Hey, what's this? (Cue sound of frenzied inspection of the DVD cover art.) What's with messing with the DVD cover art? Personally, I prefer to see the original movie poster on the cover of my DVDs, although the modification is fitting, and reminiscent of the scene in the sequel where gremlins get into the projection room.

Don't wish to see plot synopses in the future? Change your configuration.

Transfer Quality

Video

    Whilst far from awful, I found this transfer to be a bit of a disappointment.

    The transfer is presented in the original theatrical aspect ratio of 1.85:1. It is 16x9 enhanced.

    The picture is noticeably soft, with easily discernible grain and low level noise in many shots. Although blacks are deep, shadow detail is a little disappointing. The image reminds me of a decent quality TV broadcast rather than a pristine digital signal. Yes, the film is pushing on to 20 years old, but I've seen films from the 60s that look razor-sharp compared to this disc.

    The colour is typical of many 80s films, leaning a little towards oversaturation, but generally pleasing and natural.

    I saw no MPEG artefacts, no telecine wobble and no aliasing, but the elements used for this transfer are far from perfect. Besides the grain, there are quite a lot of film artefacts, which will likely disturb a few buyers. I saw scratches, hair, dirt, and a couple of interesting defects: an intriguing 'warp' at 39:50 and a groovy scratch line running down the screen for a scene at 52:20. I would have expected that Warners could have made more of an effort to locate a better print, but there you go.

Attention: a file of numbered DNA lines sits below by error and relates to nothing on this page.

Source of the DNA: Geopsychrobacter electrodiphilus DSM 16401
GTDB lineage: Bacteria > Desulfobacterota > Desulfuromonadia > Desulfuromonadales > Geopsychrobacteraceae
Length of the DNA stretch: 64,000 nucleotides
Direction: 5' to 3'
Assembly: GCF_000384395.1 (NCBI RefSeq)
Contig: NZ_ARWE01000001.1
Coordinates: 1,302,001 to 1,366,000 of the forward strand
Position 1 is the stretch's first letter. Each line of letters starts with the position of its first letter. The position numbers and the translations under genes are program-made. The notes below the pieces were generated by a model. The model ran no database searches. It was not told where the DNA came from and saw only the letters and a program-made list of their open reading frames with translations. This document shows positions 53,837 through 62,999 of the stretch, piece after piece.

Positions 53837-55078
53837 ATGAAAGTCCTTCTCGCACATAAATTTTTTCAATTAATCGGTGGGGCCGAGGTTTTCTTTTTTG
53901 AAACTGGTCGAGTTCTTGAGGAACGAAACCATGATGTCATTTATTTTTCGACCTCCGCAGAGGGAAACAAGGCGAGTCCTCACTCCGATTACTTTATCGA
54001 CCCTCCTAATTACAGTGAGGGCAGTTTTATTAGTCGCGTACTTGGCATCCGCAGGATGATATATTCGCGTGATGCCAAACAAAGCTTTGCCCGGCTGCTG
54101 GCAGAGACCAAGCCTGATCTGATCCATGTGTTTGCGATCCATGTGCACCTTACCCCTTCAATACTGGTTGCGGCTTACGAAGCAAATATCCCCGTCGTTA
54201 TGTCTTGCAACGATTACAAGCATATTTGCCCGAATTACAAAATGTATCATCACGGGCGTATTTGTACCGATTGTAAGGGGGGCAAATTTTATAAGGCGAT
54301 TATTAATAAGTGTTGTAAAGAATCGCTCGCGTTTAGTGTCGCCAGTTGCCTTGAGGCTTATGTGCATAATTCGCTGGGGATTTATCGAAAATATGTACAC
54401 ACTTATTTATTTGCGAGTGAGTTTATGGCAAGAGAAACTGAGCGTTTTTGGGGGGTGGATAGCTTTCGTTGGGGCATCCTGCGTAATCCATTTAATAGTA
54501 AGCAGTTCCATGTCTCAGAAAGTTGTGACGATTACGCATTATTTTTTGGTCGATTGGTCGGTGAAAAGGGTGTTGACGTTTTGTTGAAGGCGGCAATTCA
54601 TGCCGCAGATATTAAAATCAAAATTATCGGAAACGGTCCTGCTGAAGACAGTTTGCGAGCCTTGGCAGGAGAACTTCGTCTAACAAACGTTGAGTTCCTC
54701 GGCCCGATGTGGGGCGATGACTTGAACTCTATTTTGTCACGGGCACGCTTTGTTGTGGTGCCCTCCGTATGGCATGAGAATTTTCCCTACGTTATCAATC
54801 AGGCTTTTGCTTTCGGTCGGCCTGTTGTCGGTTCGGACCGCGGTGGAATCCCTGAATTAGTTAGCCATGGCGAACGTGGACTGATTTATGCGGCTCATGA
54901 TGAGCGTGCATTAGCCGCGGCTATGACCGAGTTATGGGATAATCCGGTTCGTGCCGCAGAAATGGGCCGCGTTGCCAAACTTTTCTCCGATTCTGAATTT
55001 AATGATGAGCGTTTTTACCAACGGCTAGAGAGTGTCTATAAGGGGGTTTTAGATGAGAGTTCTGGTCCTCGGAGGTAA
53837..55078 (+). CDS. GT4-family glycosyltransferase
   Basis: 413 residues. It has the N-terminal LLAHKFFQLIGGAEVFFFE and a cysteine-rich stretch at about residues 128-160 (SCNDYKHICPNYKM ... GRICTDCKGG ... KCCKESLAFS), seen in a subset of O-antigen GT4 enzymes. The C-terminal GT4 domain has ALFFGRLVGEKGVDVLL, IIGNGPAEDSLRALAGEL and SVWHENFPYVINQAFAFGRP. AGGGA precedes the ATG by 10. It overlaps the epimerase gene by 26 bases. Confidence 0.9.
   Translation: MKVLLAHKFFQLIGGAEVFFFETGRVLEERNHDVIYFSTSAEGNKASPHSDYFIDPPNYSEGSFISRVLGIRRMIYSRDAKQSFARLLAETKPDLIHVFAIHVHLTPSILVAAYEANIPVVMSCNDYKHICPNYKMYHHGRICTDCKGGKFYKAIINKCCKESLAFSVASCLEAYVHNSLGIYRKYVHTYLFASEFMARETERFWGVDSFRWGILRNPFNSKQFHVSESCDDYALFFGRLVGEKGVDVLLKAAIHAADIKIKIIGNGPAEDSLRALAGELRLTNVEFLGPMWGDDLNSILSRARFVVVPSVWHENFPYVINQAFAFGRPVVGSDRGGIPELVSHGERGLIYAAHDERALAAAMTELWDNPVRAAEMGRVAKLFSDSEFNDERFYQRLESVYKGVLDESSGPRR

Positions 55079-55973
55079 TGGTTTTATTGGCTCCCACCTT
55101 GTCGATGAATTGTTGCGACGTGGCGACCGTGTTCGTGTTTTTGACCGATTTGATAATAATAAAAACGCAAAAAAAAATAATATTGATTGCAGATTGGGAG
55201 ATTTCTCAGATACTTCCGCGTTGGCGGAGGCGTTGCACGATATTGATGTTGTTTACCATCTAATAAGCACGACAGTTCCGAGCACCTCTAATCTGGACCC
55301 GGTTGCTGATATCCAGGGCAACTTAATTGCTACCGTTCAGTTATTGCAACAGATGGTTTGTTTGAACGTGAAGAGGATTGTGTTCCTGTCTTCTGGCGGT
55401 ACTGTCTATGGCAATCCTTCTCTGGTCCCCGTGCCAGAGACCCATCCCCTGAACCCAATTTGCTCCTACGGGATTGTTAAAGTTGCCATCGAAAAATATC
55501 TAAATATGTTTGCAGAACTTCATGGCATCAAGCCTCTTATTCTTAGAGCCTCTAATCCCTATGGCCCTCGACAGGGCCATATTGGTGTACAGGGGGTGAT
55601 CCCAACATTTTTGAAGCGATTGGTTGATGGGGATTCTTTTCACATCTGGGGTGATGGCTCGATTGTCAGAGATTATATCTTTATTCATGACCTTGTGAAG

This is an RSDL disc, and I can't figure out why. With an average bitrate of 6.84Mbps, a running time of just over 100 minutes and no extras, the data should easily fit on a single layer. Despite watching very carefully for a layer change, I didn't detect one. (Ed. The layer change is at 47:20, during Chapter 11.)